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In a recent podcast interview with Hillarie McClure, Multimedia Director of Cybercrime Magazine,  Robert E. Johnson III, Cimcor CEO/President, discusses the latest views on verifying "Trust", and why "Trust But Verify" is important in today's cybersecurity climate. The podcast can be listened to in its entirety below.

Welcome to The Data Security Podcast sponsored by Cimcor. Cimcor develops innovative, next-generation file integrity monitoring software. The CimTrak Integrity Suite monitors and protects a wide range of physical, network, cloud, and virtual IT assets in real-time while providing detailed forensic information about all changes. Securing your infrastructure with CimTrak helps you get compliant and stay that way. You can find out more about Cimcor and CimTrak on the web at

Q: Robert great to speak with you again on the show, welcome back!

A: Hillary great to be back on your show.

Q: So, Robert we are all hearing "Trust, But Verify" and I think people are wondering what is the idea behind this, what on earth does this actually mean?

A: Yes, I know more and more folks have asked me that. I've been using that term quite a bit in terms of cybersecurity, and here's why. Back during the Cold War, the US and Russia entered into this agreement that banned land-based, short-range, and intermediate missiles that could carry nuclear weapons. And, at the time that was a major step toward nuclear disarmament. Ronald Reagan was once asked about this treaty and his relationship with Mikhail Gorbachev, and how this treaty was being monitored, and what were his thoughts about its effectiveness.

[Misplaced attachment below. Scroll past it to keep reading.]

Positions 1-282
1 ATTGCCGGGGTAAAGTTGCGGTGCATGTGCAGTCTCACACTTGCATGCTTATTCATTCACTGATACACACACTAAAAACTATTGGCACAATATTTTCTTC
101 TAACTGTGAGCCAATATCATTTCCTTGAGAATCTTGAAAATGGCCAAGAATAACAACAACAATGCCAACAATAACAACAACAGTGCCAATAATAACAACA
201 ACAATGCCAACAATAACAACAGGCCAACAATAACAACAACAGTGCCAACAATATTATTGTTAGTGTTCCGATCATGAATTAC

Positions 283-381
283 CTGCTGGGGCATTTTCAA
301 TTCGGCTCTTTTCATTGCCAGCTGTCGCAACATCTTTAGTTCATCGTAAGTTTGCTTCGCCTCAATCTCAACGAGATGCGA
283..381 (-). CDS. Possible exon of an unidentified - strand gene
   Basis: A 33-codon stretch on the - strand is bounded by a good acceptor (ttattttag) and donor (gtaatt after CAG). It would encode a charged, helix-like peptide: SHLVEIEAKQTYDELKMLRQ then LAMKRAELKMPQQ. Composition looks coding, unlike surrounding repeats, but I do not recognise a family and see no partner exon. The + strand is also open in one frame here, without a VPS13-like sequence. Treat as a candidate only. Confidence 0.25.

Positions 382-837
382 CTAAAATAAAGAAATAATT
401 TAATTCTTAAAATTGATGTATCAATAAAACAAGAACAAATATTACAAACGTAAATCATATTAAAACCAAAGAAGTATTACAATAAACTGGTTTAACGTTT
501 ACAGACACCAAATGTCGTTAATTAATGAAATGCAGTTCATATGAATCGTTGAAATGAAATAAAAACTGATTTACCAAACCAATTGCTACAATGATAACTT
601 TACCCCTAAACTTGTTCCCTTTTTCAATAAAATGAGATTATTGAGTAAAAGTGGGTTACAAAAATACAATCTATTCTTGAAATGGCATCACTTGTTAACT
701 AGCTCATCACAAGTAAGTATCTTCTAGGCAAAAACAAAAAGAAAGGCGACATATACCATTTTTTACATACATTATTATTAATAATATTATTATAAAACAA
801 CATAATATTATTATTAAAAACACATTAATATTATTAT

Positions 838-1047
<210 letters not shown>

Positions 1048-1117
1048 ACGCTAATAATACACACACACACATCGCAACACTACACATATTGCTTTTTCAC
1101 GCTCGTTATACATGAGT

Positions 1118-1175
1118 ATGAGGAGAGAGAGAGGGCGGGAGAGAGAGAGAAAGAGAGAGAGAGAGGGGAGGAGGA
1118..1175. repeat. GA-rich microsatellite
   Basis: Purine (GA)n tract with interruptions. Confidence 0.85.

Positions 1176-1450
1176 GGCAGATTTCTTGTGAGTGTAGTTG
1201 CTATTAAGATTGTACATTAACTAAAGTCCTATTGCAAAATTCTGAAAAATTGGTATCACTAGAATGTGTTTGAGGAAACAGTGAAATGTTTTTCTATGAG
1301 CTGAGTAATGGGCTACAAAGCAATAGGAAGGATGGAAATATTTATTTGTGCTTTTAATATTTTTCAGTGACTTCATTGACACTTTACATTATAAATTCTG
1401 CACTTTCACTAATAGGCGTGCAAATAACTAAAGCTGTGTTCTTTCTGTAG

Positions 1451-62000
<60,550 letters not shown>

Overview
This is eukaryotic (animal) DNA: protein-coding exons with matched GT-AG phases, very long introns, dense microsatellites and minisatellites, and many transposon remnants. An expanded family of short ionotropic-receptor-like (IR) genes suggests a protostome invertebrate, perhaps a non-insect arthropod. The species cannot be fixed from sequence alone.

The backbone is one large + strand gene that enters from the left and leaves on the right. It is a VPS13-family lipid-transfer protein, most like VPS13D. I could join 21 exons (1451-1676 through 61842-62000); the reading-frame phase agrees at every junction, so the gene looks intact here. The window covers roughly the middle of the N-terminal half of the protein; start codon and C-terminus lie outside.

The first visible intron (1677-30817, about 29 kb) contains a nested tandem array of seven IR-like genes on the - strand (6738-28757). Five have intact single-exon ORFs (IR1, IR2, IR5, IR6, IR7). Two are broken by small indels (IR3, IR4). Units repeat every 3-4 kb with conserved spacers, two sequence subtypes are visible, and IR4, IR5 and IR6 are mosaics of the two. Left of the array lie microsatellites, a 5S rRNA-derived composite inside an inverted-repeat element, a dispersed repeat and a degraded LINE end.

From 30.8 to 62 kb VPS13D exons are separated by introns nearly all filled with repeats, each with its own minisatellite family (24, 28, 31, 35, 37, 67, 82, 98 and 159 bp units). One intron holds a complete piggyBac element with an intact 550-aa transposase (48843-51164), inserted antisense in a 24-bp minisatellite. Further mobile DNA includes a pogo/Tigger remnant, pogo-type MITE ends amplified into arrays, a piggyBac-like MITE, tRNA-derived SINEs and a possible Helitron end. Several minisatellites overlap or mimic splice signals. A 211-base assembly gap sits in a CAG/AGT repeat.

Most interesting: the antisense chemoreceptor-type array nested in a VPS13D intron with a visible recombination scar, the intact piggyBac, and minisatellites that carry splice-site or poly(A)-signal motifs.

And at the time, Ronald Reagan responded "Well we're going to trust, but verify." And he said that over and over again.  In fact, one time Gorbachev told him "Why do you keep saying the same thing over and over again", referring to "Trust, But Verify." 

I think the same philosophy applies to our IT infrastructure, and our networks, and all of our IT assets. You know they run our business, they manage our transactions, they hold our critical information and we depend on these systems, nowadays. We don't really have optional systems, you don't have an optional accounting system or human resource system, or e-commerce system.  These are the heart of our businesses, we depend on them.

So I believe that we all need to move toward the approach of you know, yes, trusting these systems but verifying them. The real question is how do we verify these questions, how do we do both, how do we trust, but verify? I think that we can accomplish it in two ways. Monitoring those systems to ensure that they are in a state of integrity, but that also means ensuring that executable files and config files haven't been altered in any way. But then the second way of verifying this ensures that all of those systems that run our business are in a hardened state and verifying it on a continuous basis.